MOSCOW -- Belarusian President Alexander Lukashenko opened another potential front against Europe on Thursday, threatening to choke off gas supplies amid a deepening crisis that has migrants surging to European Union borders and Western leaders planning to retaliate with more sanctions.
Lukashenko's warning jolted energy markets and further suggested his authoritarian regime still had the backing of its key ally Russia, whose natural gas pipelines -- including one crossing Belarus -- are critical for European supplies.
It is also Russian President Vladimir Putin who would decide whether Lukashenko could follow through with threats to turn off the Belarus pipeline, which supplies about 20% of Europe's Russian gas, according to analysts. So far, Russia has insisted it has no part in Lukashenko's growing feud even as it declines to rein him in.
"It's clearly a very serious threat and the next step is to watch what Russia says or does about this," said Nigel Gould-Davies, a Belarus analyst at the International Institute for Strategic Studies and a former British ambassador to Belarus.
In another display of Moscow's support, two Russian strategic bombers flew near Belarus's border with the European Union for the second day Thursday.
Lukashenko -- often called Europe's last dictator by his foes -- has steadily escalated his fight with the EU and its allies since elections last year that handed him victory but were widely viewed by Western leaders and others as riddled with fraud.
His threat over gas supplies comes as EU officials plan new sanctions as early as next week, with other possible measures to follow by the United States, European Commission President Ursula von der Leyen said Wednesday after talks in Washington with President Joe Biden.
German Chancellor Angela Merkel called Putin for the second time in two days to press him to use his sway over Lukashenko to end the standoff, but Putin shrugged off any role. Putin said the EU should restore contacts with Belarus to resolve the problem, according to the Kremlin press service.
Kremlin spokesman Dmitry Peskov said Thursday that Russia wanted to see the migrant crisis resolved "just like any other country."
Yet Putin remains a political lifeline for Lukashenko, who has been in power since 1994 and still appears emboldened by Kremlin support. In the Belarus capital, Minsk, Lukashenko told Belarusian Prime Minister Roman Golovchenko that if the EU imposes new sanctions, "you must not forgive them anything."
In a sign of worries about a potential supply squeeze from Belarus, the price of future contracts at a benchmark exchange in the Netherlands was up more than 3% at one point Thursday before falling back.
Lukashenko's comments came after Russian state gas giant Gazprom said Tuesday it had started to refill its European gas storage facilities, following an order from Putin last month. He had told Gazprom to increase supplies to Europe after replenishing domestic stocks.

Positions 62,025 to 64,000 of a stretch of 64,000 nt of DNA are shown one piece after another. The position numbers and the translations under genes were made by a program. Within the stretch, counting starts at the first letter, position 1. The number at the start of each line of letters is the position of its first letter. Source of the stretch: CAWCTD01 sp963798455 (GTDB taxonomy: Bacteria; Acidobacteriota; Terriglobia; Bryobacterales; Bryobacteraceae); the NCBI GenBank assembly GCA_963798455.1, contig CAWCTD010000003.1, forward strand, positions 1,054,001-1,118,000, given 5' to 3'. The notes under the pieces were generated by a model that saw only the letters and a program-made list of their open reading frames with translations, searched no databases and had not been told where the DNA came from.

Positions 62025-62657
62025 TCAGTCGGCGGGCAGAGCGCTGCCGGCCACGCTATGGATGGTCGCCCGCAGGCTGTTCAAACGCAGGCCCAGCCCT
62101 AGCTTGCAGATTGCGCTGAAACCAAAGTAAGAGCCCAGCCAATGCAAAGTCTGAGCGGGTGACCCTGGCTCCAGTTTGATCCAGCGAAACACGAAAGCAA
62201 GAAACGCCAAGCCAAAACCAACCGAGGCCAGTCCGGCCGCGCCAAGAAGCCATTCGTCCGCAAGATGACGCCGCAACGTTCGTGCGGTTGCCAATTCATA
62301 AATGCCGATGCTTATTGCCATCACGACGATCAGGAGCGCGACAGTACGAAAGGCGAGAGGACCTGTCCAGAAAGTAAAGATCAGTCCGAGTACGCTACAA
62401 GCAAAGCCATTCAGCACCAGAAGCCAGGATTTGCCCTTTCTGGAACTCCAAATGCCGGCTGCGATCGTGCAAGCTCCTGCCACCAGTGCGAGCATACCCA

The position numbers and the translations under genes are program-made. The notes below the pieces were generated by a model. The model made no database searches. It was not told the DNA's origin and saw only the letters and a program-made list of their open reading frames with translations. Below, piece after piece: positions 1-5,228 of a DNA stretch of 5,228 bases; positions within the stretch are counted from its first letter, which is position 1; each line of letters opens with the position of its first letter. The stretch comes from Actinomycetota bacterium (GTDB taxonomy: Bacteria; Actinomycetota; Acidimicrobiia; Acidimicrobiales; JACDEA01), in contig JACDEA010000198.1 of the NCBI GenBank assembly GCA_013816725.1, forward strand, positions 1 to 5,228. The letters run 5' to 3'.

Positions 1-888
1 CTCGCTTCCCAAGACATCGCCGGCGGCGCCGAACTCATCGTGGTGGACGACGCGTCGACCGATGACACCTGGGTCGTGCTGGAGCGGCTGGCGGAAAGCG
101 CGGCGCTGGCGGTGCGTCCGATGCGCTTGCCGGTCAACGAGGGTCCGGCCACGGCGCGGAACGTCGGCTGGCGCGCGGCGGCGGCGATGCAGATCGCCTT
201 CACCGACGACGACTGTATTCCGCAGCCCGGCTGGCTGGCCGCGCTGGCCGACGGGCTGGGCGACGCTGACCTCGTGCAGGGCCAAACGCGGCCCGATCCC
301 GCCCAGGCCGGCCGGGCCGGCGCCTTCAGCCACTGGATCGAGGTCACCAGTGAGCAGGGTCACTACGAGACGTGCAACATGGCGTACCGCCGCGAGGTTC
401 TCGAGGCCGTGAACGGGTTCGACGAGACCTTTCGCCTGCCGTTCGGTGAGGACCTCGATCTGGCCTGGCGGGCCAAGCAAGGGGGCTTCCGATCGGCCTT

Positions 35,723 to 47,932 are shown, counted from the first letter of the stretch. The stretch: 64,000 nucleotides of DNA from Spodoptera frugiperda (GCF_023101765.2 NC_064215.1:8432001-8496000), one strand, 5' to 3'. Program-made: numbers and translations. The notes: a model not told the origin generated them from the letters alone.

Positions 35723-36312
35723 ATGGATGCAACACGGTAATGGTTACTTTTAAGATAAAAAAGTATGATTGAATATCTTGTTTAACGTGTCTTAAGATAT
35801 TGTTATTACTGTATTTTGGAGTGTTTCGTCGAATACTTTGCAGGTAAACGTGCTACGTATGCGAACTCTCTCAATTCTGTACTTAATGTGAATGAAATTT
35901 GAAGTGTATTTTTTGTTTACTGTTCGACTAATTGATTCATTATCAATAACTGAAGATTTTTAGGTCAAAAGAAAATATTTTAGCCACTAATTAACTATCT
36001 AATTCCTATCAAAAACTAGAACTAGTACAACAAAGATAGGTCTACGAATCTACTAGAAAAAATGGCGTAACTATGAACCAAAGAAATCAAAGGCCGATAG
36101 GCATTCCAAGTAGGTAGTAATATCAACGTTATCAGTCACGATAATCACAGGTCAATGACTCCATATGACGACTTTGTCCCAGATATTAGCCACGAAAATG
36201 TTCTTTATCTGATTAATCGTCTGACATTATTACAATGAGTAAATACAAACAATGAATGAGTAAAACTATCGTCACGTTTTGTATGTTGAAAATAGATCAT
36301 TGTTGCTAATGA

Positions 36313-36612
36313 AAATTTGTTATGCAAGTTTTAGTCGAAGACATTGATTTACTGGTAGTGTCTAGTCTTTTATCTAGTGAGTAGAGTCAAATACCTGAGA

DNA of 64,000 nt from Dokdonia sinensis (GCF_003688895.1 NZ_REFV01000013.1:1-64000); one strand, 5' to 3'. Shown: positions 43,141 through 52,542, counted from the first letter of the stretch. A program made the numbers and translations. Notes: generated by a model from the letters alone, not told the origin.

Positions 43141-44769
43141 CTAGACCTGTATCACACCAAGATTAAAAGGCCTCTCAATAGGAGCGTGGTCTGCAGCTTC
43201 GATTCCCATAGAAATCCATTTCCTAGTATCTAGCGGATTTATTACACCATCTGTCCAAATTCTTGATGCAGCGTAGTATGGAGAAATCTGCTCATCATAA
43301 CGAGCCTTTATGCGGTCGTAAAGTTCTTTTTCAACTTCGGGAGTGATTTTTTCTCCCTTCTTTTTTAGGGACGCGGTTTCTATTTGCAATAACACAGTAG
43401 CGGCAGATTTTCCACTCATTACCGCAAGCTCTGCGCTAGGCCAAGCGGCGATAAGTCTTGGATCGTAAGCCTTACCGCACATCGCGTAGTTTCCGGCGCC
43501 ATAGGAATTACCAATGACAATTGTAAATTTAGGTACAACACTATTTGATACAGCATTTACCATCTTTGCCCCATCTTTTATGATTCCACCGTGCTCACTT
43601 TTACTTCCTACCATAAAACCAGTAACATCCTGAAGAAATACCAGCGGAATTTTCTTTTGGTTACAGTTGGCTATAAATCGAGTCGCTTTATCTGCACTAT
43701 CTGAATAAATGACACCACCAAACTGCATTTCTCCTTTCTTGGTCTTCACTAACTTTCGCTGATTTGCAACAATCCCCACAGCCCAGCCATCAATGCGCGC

Europe relies on Russia for about 35% of its natural gas through pipelines such as Nord Stream 1 via the Baltic Sea, TurkStream and Blue Stream via Turkey, and the Yamal-Europe pipeline via Belarus and Poland to Germany.
But Russian gas flows via the Yamal-Europe gas via Belarus pipelines were halved Thursday from the previous day, Reuters reported.
A controversial new pipeline, Nord Stream 2, opposed by Ukraine and criticized by the United States, is undergoing a regulatory approval process in Germany, with Russia pressing Europe to speed up the process.
The 1,242-mile Yamal-Europe pipeline has an annual capacity of 32.9 billion cubic meters, according to Gazprom, compared with 31 billion cubic meters for TurkStream and 16 billion cubic meters for Blue Stream. The capacity of Nord Stream 1 is 55 billion cubic meters, and Nord Stream 2 will double that.
Putin last month dismissed claims that Russia was limiting supplies to Europe to exert pressure for speedy approval of Nord Stream 2 -- connecting Russia and Germany -- as "politically motivated blather."
Russia sent two nuclear-capable strategic bombers on a training mission over Belarus for a second straight day on Thursday in a strong show of Moscow's support for its ally amid a dispute over migration at the Polish border.
The Belarusian Defense Ministry reported two Russian Tu-160 strategic bombers practiced bombing runs at the Ruzany firing range, located in Belarus about just over 37 miles east of the border with Poland. As part of the joint training, Belarusian fighter jets simulated an intercept, the ministry said.
The missions marked the second time in two days that Russia sent its nuclear-capable bombers into the skies over Belarus. The Belarusian Defense Ministry said that such Russian bomber flights will be conducted on a regular basis.
The Russian military said the bombers spent over 4½ hours in the air during the mission intended to buttress the countries' alliance. It noted that the bomber patrol "wasn't aimed against any third countries."
Belarus denies the allegations but has said it will no longer stop refugees and migrants from trying to enter the EU.
Russia and Belarus have a union agreement envisaging close political and military ties. Lukashenko has stressed the need to boost military cooperation in the face of what he has described as aggressive actions by NATO allies.
Information for this article was contributed by Robyn Dixon and Perry Stein of The Washington Post and by Vladimir Isachenkov of The Associated Press.